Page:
Salting the water in a stainless steel pot before heating the water can lead to pitting tiny bits of rust on the stainless surface.
Salt pitting stainless steel pan.
The slightly longer answer concerns the matter of pitting in stainless steel generally and the fact that stainless steel ss is not as it s name implies entirely corrosion p.
Many types of stainless steel alloys will suffer extreme pitting corrosion when exposed to environments that are rich in chlorides such as salt.
It s a simple mistake but pitting is irreversible.
Clean the affected area.
Is it ok to put salted pieces of meat onto a stainless steel with just oil in it sent by rubyeditor.
It typically occurs when larger salt crystals such as coarse sea salt sink to the bottom of the pan before the water is heated and are allowed to react with the stainless steel lining while the water is heating.
See clean stainless steel and platinum sub zero use and care guide or wolf use and care guide.
However things are different when a grain of salt sits at the bottom of a pot.
After my first time using the all clad 10 fry pan i noticed some very small pitting in the cooking surface.
The short answer is yes a pitted stainless steel pan is safe to use.
I recently acquired a set of stainless tri ply all clad cookware.
Let the water boil before adding salt.
I ve owned calphalon tri ply stainless cookware in the past so i m not new to ss.
None of these are as serious as pitting and you can usually remove them but not by scrubbing with a steel wool or an abrasive cleaner.
I ve read that adding salt to stainless steel cookware before adding liquid will cause pitting but a lot of recipes call for salting a piece of meat before searing it.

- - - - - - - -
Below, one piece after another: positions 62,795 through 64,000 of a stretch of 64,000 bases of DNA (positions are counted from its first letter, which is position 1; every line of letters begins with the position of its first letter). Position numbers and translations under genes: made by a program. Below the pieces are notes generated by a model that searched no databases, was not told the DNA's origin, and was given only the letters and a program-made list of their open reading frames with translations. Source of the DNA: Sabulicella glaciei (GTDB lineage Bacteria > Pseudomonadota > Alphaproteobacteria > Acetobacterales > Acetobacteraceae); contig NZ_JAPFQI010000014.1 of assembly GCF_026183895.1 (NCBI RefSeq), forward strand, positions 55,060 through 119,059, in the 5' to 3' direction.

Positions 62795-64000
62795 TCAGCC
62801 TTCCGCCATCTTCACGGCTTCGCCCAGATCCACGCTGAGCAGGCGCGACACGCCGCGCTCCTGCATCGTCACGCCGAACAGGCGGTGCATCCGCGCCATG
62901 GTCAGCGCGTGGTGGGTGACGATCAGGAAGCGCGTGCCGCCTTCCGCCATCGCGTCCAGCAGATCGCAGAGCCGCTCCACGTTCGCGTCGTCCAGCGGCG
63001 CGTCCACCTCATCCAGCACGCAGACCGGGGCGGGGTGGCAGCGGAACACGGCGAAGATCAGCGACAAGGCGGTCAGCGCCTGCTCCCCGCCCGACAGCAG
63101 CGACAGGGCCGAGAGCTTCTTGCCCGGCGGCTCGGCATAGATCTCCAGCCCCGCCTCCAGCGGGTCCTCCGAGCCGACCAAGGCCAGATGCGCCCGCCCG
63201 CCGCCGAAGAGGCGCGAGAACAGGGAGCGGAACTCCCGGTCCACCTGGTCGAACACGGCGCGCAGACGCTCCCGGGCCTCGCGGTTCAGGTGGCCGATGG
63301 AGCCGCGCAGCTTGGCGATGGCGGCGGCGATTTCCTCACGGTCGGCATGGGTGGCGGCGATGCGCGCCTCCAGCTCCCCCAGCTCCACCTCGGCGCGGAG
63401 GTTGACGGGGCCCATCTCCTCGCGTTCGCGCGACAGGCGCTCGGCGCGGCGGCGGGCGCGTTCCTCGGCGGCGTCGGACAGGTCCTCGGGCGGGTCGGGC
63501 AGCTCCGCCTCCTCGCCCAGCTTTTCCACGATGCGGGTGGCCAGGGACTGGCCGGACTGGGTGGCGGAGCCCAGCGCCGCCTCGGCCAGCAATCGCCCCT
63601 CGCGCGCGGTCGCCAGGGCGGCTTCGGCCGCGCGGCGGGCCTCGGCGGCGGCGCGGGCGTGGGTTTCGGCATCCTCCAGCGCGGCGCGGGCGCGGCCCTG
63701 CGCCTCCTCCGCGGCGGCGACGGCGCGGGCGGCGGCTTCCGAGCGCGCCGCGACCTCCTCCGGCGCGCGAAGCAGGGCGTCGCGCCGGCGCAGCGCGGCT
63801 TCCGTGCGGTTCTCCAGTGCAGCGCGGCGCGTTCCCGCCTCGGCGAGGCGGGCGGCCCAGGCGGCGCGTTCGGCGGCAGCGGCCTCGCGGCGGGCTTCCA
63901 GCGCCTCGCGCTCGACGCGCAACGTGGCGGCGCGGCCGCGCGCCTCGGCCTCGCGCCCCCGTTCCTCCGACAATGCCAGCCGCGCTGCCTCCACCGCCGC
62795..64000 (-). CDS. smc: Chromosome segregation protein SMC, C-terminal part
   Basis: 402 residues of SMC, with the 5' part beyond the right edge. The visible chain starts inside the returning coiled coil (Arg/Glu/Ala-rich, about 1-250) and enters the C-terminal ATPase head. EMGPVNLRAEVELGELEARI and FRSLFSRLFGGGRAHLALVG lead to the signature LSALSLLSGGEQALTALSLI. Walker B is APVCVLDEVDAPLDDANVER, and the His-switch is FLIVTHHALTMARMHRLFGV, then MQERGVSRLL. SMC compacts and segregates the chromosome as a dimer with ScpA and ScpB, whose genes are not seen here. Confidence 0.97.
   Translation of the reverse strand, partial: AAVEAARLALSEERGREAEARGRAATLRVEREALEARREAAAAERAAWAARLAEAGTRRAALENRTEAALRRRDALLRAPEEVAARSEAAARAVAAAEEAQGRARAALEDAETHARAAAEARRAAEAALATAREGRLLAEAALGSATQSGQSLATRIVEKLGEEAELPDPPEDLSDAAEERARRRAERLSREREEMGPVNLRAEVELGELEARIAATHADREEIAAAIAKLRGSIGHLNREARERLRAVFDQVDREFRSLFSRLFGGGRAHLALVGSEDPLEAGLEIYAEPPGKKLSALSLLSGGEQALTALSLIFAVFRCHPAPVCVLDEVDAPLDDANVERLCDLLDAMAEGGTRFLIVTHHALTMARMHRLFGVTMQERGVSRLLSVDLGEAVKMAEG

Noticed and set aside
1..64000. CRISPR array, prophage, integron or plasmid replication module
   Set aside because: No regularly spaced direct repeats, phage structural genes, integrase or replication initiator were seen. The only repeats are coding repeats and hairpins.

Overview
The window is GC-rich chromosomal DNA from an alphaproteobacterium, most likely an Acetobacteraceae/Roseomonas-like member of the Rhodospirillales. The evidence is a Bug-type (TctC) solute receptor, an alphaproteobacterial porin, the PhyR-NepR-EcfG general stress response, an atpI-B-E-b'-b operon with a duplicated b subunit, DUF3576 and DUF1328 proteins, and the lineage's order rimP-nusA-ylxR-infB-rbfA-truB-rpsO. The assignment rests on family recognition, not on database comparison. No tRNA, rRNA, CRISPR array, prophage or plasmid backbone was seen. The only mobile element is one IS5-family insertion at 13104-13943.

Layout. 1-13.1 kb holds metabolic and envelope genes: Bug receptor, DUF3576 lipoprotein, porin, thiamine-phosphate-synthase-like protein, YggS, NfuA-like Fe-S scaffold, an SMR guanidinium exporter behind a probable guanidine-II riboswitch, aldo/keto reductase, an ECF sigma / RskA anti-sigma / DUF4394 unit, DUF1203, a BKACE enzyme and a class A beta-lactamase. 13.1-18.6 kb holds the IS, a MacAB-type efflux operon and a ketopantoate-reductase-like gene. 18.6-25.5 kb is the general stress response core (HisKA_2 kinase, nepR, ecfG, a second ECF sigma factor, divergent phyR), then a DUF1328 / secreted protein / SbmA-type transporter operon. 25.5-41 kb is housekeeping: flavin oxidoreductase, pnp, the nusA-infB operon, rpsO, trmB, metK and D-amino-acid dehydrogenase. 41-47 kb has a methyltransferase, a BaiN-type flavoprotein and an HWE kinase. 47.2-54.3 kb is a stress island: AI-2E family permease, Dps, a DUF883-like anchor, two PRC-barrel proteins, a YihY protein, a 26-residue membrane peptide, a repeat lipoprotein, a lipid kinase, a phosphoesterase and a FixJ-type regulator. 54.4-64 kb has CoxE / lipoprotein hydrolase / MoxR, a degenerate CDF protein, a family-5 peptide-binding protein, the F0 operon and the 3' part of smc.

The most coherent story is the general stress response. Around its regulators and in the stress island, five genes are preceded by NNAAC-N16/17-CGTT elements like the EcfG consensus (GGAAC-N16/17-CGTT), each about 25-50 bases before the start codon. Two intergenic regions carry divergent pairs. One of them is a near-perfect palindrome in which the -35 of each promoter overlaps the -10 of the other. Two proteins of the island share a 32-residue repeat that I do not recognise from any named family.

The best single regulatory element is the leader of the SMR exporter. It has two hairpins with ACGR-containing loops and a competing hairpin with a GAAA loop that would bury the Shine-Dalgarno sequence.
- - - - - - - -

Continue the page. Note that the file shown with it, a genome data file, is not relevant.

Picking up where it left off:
This is a form of corrosion and occurs due to the interaction of the chloride in salt oxygen in water and chromium in stainless steel.
It will dissolve into chloride ions along with sodium ions that are concentrated against a small spot on the surface of the pot.
Maybe 10 or 12 small pits like someone poked at it with a small nail.
Normally stainless steel isn t harmed by salt dissolved in water or by the chlorine found in tap water.
For example grade 304 stainless steel when used in naval applications may start to suffer pitting as a result of contact with seawater which is rich in salt or salt enriched sea breezes.
I ve never heard of salt causing stainless steel to pit or corrode and i often salt meat and other.
Abrasives create small scratches in the surface layer and expose the steel underneath which can form iron oxide rust.
Salting water in a stainless steel pot before it comes to a boil can result in pitting which is a form of rusting the science behind why this occurs has to do with the interaction of.